While it sounds very tempting to jump on the lower rate and spend less on debt repayment, it can cost you more and lengthen your mortgage term. 

How will it cost more; you might ask?  The longer you take to pay off your loan, the more interest you will have to pay over the course of the mortgage term.  

Moreover, if the rates are falling but you can afford to keep paying the same amount it will just help you pay off the principal on the loan faster.  

You would have extra cash remaining because of the difference between the interest you paid according to the new lower rate and your existing repayment amount.  

More ideas on fast principal repayment 

In case of fixed rate mortgages, you might have to pay penalty on pre-mature repayment of your mortgage. But with floating rates you can take advantage of lump sum payments towards your loan free of extra cost. 

This means that if you happen to earn some extra cash because of selling shares, tax refunds or selling any assets, you could use that money to make a lump sum payment to offset your mortgage debt. 

These extra funds will go towards principal repayment. And the sooner the principal is paid off, the sooner you will be completely mortgage free. 

However, as we were discussing in the previous strategy, a floating rate has variable interest payments.  

But sometimes the interest rates in the market may go up and you might need to make repayments which are slightly out of your budget.  

A mortgage adviser would help you with a structure of repayment where a part of the loan has a floating rate plan not the entire amount. You can also discuss with them the various fixed rate plans which allow lump sums free of cost up-to certain percentage of the total loan value.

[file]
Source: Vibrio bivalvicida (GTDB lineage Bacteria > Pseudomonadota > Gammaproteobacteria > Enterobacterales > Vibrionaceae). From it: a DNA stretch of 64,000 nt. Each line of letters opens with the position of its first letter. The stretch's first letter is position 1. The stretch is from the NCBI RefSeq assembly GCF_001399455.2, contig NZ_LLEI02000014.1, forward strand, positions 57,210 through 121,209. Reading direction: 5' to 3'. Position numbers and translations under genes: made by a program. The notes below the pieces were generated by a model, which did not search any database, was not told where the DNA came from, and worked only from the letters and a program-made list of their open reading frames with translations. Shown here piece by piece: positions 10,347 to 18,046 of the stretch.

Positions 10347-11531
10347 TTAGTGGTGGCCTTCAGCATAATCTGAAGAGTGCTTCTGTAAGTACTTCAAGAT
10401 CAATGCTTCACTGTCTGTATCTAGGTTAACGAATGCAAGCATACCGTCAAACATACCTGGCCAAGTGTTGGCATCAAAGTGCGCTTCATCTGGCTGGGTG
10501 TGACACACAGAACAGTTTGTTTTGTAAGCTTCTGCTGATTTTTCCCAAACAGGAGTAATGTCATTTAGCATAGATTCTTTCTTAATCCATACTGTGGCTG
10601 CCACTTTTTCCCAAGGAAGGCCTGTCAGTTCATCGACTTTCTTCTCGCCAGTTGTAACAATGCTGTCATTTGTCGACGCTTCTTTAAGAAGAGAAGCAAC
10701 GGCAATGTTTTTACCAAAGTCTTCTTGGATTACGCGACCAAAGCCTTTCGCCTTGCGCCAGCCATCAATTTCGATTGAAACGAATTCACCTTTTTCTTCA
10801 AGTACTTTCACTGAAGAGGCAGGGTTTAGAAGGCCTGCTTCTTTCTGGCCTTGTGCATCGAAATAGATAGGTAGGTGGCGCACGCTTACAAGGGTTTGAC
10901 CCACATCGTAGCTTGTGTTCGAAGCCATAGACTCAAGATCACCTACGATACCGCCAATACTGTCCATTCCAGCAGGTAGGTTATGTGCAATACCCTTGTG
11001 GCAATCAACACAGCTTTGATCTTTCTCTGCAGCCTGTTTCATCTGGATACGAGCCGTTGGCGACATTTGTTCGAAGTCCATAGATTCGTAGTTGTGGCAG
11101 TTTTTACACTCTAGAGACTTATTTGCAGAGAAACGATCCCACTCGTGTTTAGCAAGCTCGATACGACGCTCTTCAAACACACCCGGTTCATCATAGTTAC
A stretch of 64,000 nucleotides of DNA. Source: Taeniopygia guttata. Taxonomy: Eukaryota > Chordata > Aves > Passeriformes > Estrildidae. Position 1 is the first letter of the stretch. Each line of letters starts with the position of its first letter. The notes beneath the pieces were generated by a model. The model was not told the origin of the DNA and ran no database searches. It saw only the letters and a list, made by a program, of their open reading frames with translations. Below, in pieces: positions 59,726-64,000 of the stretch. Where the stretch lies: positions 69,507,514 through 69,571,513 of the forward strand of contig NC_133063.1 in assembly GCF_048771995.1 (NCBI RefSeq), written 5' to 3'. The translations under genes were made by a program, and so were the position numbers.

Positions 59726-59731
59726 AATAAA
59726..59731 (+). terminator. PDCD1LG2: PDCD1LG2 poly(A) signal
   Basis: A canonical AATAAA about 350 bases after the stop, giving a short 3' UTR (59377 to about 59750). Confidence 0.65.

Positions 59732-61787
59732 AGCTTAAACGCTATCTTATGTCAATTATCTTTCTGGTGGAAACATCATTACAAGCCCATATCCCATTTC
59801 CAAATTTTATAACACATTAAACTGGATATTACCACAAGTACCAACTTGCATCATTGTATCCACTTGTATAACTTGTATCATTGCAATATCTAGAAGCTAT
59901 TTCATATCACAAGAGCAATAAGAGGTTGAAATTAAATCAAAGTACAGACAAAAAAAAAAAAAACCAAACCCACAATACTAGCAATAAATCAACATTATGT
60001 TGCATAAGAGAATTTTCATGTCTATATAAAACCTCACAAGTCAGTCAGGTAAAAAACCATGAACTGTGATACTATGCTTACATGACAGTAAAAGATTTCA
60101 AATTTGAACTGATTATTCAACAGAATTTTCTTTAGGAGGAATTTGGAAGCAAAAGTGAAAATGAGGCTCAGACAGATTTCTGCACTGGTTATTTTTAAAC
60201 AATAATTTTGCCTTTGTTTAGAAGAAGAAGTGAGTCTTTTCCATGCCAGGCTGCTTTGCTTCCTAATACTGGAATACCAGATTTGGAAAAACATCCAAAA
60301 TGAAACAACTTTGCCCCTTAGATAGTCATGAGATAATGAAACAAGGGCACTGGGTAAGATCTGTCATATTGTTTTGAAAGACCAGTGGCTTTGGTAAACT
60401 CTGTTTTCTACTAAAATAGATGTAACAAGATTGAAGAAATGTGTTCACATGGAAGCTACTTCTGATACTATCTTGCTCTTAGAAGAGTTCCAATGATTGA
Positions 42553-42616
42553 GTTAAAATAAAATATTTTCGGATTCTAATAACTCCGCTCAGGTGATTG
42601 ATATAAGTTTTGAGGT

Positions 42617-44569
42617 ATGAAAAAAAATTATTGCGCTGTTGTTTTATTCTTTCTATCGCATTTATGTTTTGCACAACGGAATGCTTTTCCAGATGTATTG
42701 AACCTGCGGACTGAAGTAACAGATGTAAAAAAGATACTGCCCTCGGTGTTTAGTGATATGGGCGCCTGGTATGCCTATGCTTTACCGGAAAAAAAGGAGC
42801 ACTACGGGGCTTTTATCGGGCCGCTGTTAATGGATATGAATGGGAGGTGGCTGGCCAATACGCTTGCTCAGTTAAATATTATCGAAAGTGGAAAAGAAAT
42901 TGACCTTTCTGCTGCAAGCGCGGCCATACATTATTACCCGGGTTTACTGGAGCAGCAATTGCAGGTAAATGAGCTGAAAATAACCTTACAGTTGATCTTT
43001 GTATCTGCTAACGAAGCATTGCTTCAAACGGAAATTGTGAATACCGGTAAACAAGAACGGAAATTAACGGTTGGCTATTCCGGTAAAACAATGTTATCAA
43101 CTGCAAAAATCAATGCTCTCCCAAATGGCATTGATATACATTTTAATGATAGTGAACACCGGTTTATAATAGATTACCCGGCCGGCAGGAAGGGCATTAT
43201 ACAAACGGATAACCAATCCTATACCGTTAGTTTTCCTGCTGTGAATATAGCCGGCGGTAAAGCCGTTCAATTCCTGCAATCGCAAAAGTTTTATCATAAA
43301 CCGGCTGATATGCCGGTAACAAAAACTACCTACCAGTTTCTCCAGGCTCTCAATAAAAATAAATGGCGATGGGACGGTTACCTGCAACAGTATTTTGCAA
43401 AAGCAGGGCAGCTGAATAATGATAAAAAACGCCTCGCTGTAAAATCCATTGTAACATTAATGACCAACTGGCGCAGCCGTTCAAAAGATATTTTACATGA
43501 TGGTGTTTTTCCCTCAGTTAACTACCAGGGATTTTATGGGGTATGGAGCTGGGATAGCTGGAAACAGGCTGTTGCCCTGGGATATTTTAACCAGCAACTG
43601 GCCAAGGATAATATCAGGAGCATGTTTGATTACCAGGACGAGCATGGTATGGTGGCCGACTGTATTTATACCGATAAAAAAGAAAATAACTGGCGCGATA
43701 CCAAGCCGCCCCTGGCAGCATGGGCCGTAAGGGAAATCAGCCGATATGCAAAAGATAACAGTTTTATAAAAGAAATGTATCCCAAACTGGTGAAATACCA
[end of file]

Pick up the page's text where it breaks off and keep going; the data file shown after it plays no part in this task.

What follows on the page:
Revolving Credit facility 

If you are going to purchase a house and are in talks with your mortgage adviser on structuring your mortgage, you can look towards a revolving credit loan. 

A revolving credit loan does not have a fixed principal and interest component unlike a standard term loan. This strategy should only be considered if you are comfortable with the unpredictability of your repayment amounts. 

Usually switching from a standard mortgage to a revolving credit is not an easy process so it is advisable to do this when you first buy a home. 

To understand how a revolving credit loan works, take the example of a credit card. If you use a credit card, you might be already familiar with the high interest that is charged if you have some expenses due on your card, but your savings account is empty. 

A revolving credit account works the same way. You will have to keep feeding money to your account, to offset the expense, you have already incurred your mortgage. 

But that is the benefit of the revolving credit account. If you have a mortgage of $500,000 and put a salary plus bonus of $15,000 in one month in your savings account, you will pay interest on only $500,000-$15,000=$485,000. 

It is a fine option if you want to get rid of your mortgage as soon as possible with lump sum amounts as there is no penalty on doing so. But there is a fee levied to maintain this account. 

Talk to your mortgage adviser on the pros and cons of a revolving credit loan.  They would consider your deposit savings, if a floating rate structure is recommended for you and other such factors particular to your case. 

You can get help on the strategies listed above and know of more such ways to pay your mortgage faster by getting in touch with us! 

We offer personalized planning of mortgages by thoroughly researching what solutions will suit you the best. Call us on 0800-386-362.  

I've dedicated my career to helping Kiwis achieve their dream of homeownership. As the founder & CEO of Fundmaster, my mission is to transform the mortgage industry and make buying a home more accessible for everyone.